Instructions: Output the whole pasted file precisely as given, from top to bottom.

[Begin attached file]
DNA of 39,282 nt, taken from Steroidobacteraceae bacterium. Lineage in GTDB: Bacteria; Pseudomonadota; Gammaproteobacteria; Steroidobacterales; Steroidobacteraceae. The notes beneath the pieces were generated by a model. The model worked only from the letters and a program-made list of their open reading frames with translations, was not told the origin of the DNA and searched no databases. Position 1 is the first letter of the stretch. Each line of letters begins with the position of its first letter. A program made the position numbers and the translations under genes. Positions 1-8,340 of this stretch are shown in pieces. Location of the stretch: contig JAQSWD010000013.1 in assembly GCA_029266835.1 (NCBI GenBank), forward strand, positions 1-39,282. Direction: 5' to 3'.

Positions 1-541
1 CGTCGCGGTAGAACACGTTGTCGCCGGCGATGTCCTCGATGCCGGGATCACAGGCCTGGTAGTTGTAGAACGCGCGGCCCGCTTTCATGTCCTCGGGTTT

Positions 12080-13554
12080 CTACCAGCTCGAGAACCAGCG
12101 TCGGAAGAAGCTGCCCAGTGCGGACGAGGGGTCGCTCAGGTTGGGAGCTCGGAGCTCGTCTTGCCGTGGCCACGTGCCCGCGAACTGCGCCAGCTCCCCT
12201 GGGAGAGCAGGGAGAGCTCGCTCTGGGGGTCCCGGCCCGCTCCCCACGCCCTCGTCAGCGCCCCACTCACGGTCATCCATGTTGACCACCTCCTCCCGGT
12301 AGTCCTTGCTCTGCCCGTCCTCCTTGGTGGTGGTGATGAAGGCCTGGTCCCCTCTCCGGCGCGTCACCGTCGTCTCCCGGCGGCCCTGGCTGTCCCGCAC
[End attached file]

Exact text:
DNA of 39,282 nt, taken from Steroidobacteraceae bacterium. Lineage in GTDB: Bacteria; Pseudomonadota; Gammaproteobacteria; Steroidobacterales; Steroidobacteraceae. The notes beneath the pieces were generated by a model. The model worked only from the letters and a program-made list of their open reading frames with translations, was not told the origin of the DNA and searched no databases. Position 1 is the first letter of the stretch. Each line of letters begins with the position of its first letter. A program made the position numbers and the translations under genes. Positions 1-8,340 of this stretch are shown in pieces. Location of the stretch: contig JAQSWD010000013.1 in assembly GCA_029266835.1 (NCBI GenBank), forward strand, positions 1-39,282. Direction: 5' to 3'.

Positions 1-541
1 CGTCGCGGTAGAACACGTTGTCGCCGGCGATGTCCTCGATGCCGGGATCACAGGCCTGGTAGTTGTAGAACGCGCGGCCCGCTTTCATGTCCTCGGGTTT

Positions 12080-13554
12080 CTACCAGCTCGAGAACCAGCG
12101 TCGGAAGAAGCTGCCCAGTGCGGACGAGGGGTCGCTCAGGTTGGGAGCTCGGAGCTCGTCTTGCCGTGGCCACGTGCCCGCGAACTGCGCCAGCTCCCCT
12201 GGGAGAGCAGGGAGAGCTCGCTCTGGGGGTCCCGGCCCGCTCCCCACGCCCTCGTCAGCGCCCCACTCACGGTCATCCATGTTGACCACCTCCTCCCGGT
12301 AGTCCTTGCTCTGCCCGTCCTCCTTGGTGGTGGTGATGAAGGCCTGGTCCCCTCTCCGGCGCGTCACCGTCGTCTCCCGGCGGCCCTGGCTGTCCCGCAC